Go to Collaborative Learning Go to FLAG Home Go to Search
Go to Learning Through Technology Go to Site Map
Go to Who We Are
Go to College Level One Home
Go to Introduction Go to Assessment Primer Go to Matching CATs to Goals Go to Classroom Assessment Techniques Go To Tools Go to Resources

Go to CATs overview
Go to Attitude survey
Go to ConcepTests
Go to Concept mapping
Go to Conceptual diagnostic tests
Go to Interviews
Go to Mathematical thinking
Go to Fault finding and fixing CAT
Go to Plausible estimation CAT
Go to Creating measures CAT
Go to Convincing and proving CAT
Go to Reasoning from evidence CAT
Go to Performance assessment
Go to Portfolios
Go to Scoring rubrics
Go to Student assessment of learning gains (SALG)
Go to Weekly reports

Mathematical Thinking CATs || Fault Finding and Fixing || Plausible Estimation
Creating Measures || Convincing and Proving || Reasoning from Evidence

Go to previous page

Classroom Assessment Techniques
'Convincing and Proving' Tasks

(Screen 2 of 4)
Go to next page

In the
first collection of tasks, students are asked to evaluate a series of statements. These typically concern mathematical results or hypotheses, such as "The square of a number is greater than the number". Students are invited to classify each statement as "always true," "sometimes true," or "never true" and offer reasons for their decision. (In this case, for example, they should decide that the statement is sometimes true - when the number is negative or greater than one.) The best responses will contain convincing explanations and proofs; the weaker responses will typically contain just a few examples and counter-examples. These tasks vary in difficulty, according to the statements being considered and the difficulty of providing a convincing or rigorous explanation. These tasks can also diagnose student misconceptions, which often arise from over-generalizing from limited domains.

In the second collection of tasks, students are asked to evaluate "proofs," some of which are correct and others which are flawed. (For example, in one question, three 'proofs' of the Pythagorean theorem are given). The flawed "proofs" may be:

  • inductive rather than deductive arguments which only work with special cases;
  • arguments which assume the result to be proved; or
  • arguments which contain invalid assumptions.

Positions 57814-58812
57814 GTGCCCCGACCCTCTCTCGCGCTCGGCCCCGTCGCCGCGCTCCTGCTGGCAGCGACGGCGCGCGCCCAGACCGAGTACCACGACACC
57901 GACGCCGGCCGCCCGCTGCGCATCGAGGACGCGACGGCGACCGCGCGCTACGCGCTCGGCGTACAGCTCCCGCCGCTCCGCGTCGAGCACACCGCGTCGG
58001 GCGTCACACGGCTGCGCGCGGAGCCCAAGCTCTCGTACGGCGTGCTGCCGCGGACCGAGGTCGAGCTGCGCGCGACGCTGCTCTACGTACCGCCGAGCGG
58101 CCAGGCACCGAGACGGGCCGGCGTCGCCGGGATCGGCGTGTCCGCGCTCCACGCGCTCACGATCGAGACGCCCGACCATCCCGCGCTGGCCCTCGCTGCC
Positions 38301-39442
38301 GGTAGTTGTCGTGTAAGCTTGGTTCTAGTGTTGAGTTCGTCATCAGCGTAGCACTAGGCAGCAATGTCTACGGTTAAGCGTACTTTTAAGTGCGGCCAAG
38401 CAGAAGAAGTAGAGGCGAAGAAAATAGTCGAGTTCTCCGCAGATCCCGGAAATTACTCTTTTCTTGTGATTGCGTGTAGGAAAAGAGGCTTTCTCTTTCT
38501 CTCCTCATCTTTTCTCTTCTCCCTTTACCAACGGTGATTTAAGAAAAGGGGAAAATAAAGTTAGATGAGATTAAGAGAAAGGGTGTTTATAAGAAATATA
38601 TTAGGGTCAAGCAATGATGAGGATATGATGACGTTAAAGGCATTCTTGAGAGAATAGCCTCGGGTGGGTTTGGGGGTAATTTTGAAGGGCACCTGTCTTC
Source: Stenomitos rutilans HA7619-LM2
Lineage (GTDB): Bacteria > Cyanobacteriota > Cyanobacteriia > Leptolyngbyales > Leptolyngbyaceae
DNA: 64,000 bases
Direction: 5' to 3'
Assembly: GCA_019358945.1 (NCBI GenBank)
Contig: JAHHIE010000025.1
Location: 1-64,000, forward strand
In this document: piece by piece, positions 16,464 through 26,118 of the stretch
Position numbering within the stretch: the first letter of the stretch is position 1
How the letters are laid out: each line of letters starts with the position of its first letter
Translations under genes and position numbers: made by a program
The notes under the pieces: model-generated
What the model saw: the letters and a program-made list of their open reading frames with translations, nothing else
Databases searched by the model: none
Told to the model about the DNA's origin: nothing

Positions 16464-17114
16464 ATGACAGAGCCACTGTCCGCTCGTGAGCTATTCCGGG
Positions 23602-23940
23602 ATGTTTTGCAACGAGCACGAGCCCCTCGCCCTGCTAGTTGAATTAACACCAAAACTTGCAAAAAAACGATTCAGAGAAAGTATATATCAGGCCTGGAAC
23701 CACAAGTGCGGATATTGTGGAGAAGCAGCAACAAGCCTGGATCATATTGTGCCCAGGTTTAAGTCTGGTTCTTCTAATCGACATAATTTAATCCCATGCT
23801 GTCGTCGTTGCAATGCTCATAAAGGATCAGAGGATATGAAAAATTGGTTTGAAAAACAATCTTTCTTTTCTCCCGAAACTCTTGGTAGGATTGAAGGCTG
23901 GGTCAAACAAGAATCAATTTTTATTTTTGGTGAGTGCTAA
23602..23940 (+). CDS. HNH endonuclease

There are also some partially correct proofs that contain large unjustified jumps in reasoning. In these tasks, students are expected to identify the most convincing proof and provide critiques for the remaining attempts.

Examples of the Two Types of Tasks

1. "Always, Sometimes or Never True"
The aim of this assessment is to provide the opportunity for you to:
  • test statements to see how far they are true;
  • provide examples or counterexamples to support your conclusions; and
  • provide convincing arguments or proofs to support your conclusions.
For each statement, say whether it is always, sometimes or never true. You must provide several examples or counterexamples to support your decision. Try also to provide convincing reasons for your decision. You may even be able to provide a proof in some cases.

The more digits a number has, then the larger is its value.
Is this always, sometimes or never true? ..........
Reasons or examples:

2. Critiquing 'Proofs'
The aim of this assessment is to provide the opportunity for you to:
  • evaluate 'proofs' of given statements and identify which are correct; and
  • identify errors in 'proofs.'

1. Consecutive Addends
Here are three attempts at proving the following statement:

When you add three consecutive numbers, your answer is always a multiple of three.

Look carefully at each attempt. Which is the best 'proof'? Explain your reasoning as fully as possible.

Attempt 1:

    1 + 2 + 3 = 6
    2 + 3 + 4 = 9
    3 + 4 + 5 = 12
    4 + 5 + 6 = 15
    5 + 6 + 7 = 18
    3 x 2 = 6
    3 x 3 = 9
    3 x 4 = 12
    3 x 5 = 15
    3 x 6 = 18

    And so on.
    So it must be true.

Attempt 2:
    3 + 4 + 5
    The two outside numbers (3 and 5) add up to give twice the middle number (4).
    So all three numbers add to give three times the middle number.
    So it must be true

Attempt 3.
    Let the numbers be:
      n, n + 1 and n + 2
      n + n + 1 + n + 2 = 3n + 3 = 3(n + 1)
    It is clearly true.

The best proof is attempt number ..........

This is because ..........

Assessment Purposes
The purposes underlying these tasks are twofold:

'Convincing and Proving' tasks are rather pure and mathematical in flavor. They have been constructed in this manner so that the situations are well-defined and unambiguous. Some students may not like this esoteric approach. They also require the use and analysis of algebra.

Go to previous page Go to next page

Tell me more about this technique:

Mathematical Thinking CATs || Fault Finding and Fixing || Plausible Estimation
Creating Measures || Convincing and Proving || Reasoning from Evidence

Got to the top of the page.

Introduction || Assessment Primer || Matching Goals to CATs || CATs || Tools || Resources

Search || Who We Are || Site Map || Meet the CL-1 Team || WebMaster || Copyright || Download
College Level One (CL-1) Home || Collaborative Learning || FLAG || Learning Through Technology || NISE